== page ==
Archaeological sites in Romania, bronze age to iron age

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The bronze age to iron age period includes the Hallstatt, Dacian, Roman periods and the age of migrations. These maps give an approximate distribution during each period using the database of Romanian archaeological sites. The number of sites in each Judetul (county) may be affected by the Judetul's area and the number of sites excavated, therefore I have normalised to the total number of sites per Judetul. The terms used are as per the Romanian Ministry of Culture.

 

Bronze age

The bronze age sites are dominant in the north of Transylvania, Muntenia and the Moldavian plateaux lands.

 

Click here for the Bronze Age in the Balkans map.

Hallstatt

6th - 5th BC

The sites of the Hallstatt Iron Age period, when normalised, are reasonably uniform apart from a reduced number of sites in Muntenia, the central Moldavian Carpathians and Oltenia.

The Hallstatt A (12-11th BC) and B (10-8th BC) corresponds to the late Bronze Age, Hallstatt C (7th BC) to the early Iron age, and Hallstatt D (6th BC) to the Iron age. The Hallstatt culture probably consisted of many different peoples and language groups. The variant is known as the Basarabi culture was present over much of Romania, Bulgaria, Serbia, Voivodina, and central Moldavia until Dnester River ~650 BC.

During this period the Greeks founded cities along the Black Sea coast and the first written records describe their encounters with the indigenous peoples.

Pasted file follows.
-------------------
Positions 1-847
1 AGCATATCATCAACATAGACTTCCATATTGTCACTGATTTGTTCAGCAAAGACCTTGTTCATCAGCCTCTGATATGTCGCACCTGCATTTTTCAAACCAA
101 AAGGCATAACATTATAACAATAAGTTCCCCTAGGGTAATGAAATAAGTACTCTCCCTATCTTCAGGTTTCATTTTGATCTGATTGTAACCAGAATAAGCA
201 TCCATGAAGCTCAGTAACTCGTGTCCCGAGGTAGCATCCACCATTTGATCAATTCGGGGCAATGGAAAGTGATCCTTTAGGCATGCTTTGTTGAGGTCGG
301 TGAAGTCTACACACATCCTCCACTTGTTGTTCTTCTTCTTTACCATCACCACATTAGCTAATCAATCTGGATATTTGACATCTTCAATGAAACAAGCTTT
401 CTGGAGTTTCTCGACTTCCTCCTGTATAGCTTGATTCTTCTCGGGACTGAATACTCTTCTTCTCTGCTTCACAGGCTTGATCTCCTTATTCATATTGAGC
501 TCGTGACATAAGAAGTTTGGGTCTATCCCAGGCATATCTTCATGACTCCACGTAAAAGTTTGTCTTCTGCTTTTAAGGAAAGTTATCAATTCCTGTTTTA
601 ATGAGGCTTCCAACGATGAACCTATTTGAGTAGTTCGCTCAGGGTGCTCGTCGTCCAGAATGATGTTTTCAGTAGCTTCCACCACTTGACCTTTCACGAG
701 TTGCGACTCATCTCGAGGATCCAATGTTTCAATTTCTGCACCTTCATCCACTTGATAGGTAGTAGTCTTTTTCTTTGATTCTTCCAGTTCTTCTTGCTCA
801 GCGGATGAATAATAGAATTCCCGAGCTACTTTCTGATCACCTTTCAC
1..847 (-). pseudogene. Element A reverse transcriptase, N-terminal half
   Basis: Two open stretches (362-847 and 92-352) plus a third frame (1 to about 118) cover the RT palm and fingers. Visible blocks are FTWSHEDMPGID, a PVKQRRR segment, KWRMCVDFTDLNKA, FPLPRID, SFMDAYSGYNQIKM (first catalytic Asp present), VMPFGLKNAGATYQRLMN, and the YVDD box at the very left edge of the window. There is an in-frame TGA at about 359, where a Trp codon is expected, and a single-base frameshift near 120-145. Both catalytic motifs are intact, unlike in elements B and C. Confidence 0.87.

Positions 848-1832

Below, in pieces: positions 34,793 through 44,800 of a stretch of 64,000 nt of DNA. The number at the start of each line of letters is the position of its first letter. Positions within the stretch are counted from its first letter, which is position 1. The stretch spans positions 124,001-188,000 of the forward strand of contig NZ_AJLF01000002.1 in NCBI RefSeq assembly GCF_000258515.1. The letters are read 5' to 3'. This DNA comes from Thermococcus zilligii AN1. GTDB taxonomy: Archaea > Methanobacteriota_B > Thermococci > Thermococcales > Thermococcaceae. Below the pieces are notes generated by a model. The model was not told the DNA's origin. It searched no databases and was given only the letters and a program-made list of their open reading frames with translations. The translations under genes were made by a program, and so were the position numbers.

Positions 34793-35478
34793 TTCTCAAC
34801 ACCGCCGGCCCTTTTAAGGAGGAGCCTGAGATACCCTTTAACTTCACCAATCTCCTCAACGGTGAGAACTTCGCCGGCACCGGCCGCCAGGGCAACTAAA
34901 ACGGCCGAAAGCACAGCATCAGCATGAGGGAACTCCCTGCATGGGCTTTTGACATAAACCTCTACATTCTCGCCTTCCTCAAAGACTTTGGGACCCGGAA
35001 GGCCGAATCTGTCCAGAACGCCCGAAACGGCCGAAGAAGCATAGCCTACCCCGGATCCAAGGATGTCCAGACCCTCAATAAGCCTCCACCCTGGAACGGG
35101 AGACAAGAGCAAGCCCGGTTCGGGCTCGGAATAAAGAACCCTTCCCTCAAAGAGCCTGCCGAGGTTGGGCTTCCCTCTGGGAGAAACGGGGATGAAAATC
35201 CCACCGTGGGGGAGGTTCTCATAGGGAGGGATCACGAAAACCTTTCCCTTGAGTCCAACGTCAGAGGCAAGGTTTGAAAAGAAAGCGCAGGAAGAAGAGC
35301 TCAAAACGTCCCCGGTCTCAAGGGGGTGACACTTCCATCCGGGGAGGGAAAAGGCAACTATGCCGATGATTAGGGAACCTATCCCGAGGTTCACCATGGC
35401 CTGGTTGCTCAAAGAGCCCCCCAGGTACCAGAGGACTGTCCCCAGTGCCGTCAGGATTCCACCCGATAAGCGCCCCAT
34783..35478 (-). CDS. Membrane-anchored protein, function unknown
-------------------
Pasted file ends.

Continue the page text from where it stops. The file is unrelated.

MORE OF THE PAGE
Click here for the expansion of Greek cities Balkans map.

Latene

2nd - 1st BC

The greatest density of Latene sites are in the south of Muntenia with a low level through Oltenia, south Transylvania and across the Carpathians into Moldavia. It is not clear if these sites are La Tene, or just of the La Tene period.

The La Tène site has given its name to the European Iron Age which followed the Hallstatt period from the 5th century B.C. until the Celts were subdued by the Roman conquest. The La Tène culture may be termed "Celtic". After the 279 BC Celtic attacks in Greece many Celts settled in Bulgaria, Albania and Rumania.

 

Click here for the Dacian Empire under Burebista Balkans map.

Geto-Dacian

1st BC - 1st AD

The highest density of Geto-Dacian sites are from north Muntenia through the Carpathians into Transylvania. The Geto-Dacians, or Thraco-Getians, were influenced by the Celts and Scythians. This culture belongs to the later Iron Age from 4th century BC until the conquest by Rome in AD 106 and is a local version of La Tène.

During this period the Dacian kings reigned from fortifications and sanctuaries in the Orastie Mountains. This period culminated in the defeat of Decebal by the Romans, however this Roman success was not easy, thus implying the strength of the Dacian state.

 

Click here for the Romans invade Dacia Balkans map.

Roman

2nd - 3rd AD

The Roman sites are found in Transylvania, and along the Olt river and through the Banat enroute to Transylvania, plus along the Black Sea coast of Dobrogea. One might assume that the other regions would have continued with a Geto-Dacian population.

 

Click here for the Roman towns & military camps in Transylvania map.

Dacia-Roman

3rd - 4th AD

Sites under the title Dacian-Roman date from the end of Roman rule in Transylvania until the period of migrations. The sites are concentrated in Muntenia, Oltenia, Bihor and central Moldavia, which are all the areas with the least Roman sites.

Age of migrations

4th - 6th AD

The tribes moving west from the Pontic Steppe are most evident in Moldavia, particularly the plains of southern Moldavia, and the central Transylvanian plain.

References

© Eliznik2005, First issue 2002, Last updated Apr-06